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Genderless dressing: A fashion revolution

By Jess Miller

Fashion is defined in the dictionary as a form of self-expression in the context of clothing, footwear, accessories or makeup. However, since the beginning of fashion itself, the industry has been segregated into womenswear and menswear, therefore instructing the public to choose a side. The separation of menswear and womenswear is so obvious that the two categories are often found in different areas of a shop, even on different floors or more stubbornly, they are divided into completely different buildings. This of course makes sense, no? Considering they are a juxtaposition. WRONG.

Over the years, there have been numerous icons who have paved the way for genderless fashion, gaining followers along the way. For example, Annie Lennox, Julia Roberts, and more recently Harry Styles. While the genderless revolutionaries including the incredible Mr Styles are praised and adored for their brave statements, their comrades from the past did not always receive the same appraisal. For example, the man who traversed androgyny from social taboo to the new normal; David Bowie.

Bowie had always been one to challenge traditional gender norms, and the fundamentals of this began with the Society for the Prevention of Cruelty to Long-Haired Men, which Bowie founded in 1964. Bowie spoke to BBC’s Tonight at the age of seventeen, reprimanding the people who would “throw” such things as “darling” and “can I carry your handbag”. Since then, the legendary singer, advocate and global icon only stepped on the gas. Bowie would perform as his alter ego Ziggy Stardust during the early 70’s in women’s clothing wearing outrageous makeup. Bright blue eye-shadow, winged eye-liner paired with tight fitting bodysuits, animal-print unbuttoned blouses, silk scarves and skintight jumpsuits in a variety of luminous colours all became part of the glam-rock look.

However, the 70’s was a risky time for this audacious behaviour. The start of the decade marked the legalisation of homosexuality in the UK, so with little time for the more prudent and conventional minds to adjust, Bowie was hit with severe backlash. Yet, while the world questioned was he-wasn't he regarding his sexuality, Bowie revealed that, in fact it was about something greater than all of us. The ethereal, and outlandish outfits were all a manifestation to shirk humanness.

Bowie once said in an interview, “I always had a repulsive need to be something more than human”. Ultimately, although Bowie did not intentionally become an advocate for genderless fashion, he was a lifeline for many and helped to make queer culture more ‘normal’ for the lesbian, gay, bisexual and transgender outcasts of the 60’s and 70’s.

Now, it is finally becoming acceptable and less of a taboo to see men in skirts (mirts as they have now been called) or women in ties. Charles Jeffrey the Scottish fashion designer has broken gender norms with his emerging label Loverboy. The industry has classified it as ‘genderqueer’, since Jeffrey had people from all genders model the variety of kilts, skirts and dresses in his collection for the website. It becomes even more apparent that Jeffrey pays no heed to fashion segregation based on gender. On the website ‘Loverboy’, when browsing the garments, there is an option to see the item worn by a male or a female. Some items, such as trousers, are labelled Mens or Womens for obvious measurement reasons.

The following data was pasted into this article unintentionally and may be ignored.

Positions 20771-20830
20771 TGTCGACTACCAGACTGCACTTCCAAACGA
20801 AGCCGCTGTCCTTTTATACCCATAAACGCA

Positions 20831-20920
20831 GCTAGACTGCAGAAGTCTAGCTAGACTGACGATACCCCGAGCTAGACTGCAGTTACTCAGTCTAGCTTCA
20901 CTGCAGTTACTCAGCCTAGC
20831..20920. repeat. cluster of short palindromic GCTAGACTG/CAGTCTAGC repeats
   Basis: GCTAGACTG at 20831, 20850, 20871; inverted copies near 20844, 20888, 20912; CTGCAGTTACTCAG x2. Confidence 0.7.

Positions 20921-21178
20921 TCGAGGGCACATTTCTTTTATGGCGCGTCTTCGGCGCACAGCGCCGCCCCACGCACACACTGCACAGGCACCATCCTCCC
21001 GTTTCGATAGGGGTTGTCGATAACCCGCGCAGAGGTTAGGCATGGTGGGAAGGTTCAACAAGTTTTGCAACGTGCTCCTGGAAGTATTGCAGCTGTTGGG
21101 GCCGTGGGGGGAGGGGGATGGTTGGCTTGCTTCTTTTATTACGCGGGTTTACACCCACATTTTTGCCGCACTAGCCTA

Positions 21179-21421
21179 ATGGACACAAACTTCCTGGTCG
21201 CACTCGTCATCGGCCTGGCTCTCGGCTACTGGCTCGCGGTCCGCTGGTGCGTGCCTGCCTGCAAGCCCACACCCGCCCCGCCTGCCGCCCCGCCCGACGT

The revolutionary fashion designer is not the only one taking part in the movement. TheRealReal, an American online buying and selling platform for consigned clothing, refined jewellery, watches and art has a non-gendered search bar. Meaning, that when one searches for ‘Shirt’, pieces from both womenswear and menswear appear.

This may only be the beginning of the fashion revolution, with department stores set to organise their clothing in brands rather than separated by gender. The Browns East store in Shoreditch has materialised this idea, headed by Buying Director Ida Petersson who recognised that a large percentage of customers were ignoring the gender-divide and simple buying what they felt was an accurate form of self-expression. Stylist Nick Royal is subversive when dressing Olly Alexander, who performed alongside Elton John recently in the 41st celebration of the BRIT Awards, wearing a glittery, glamorous two-piece cropped halter-neck and flared trouser ensemble. Not only was this the first live performance in fourteen months due to the Corona Virus restrictions, but it was extremely important in portraying fashion designer Harris Reed’s mantra of ‘fighting for the beauty of fluidity’.

With more and more celebrities ignoring the gender norms and preconceptions of who gets to wear what, rest assured that the genderless fashion revolution is only just beginning.


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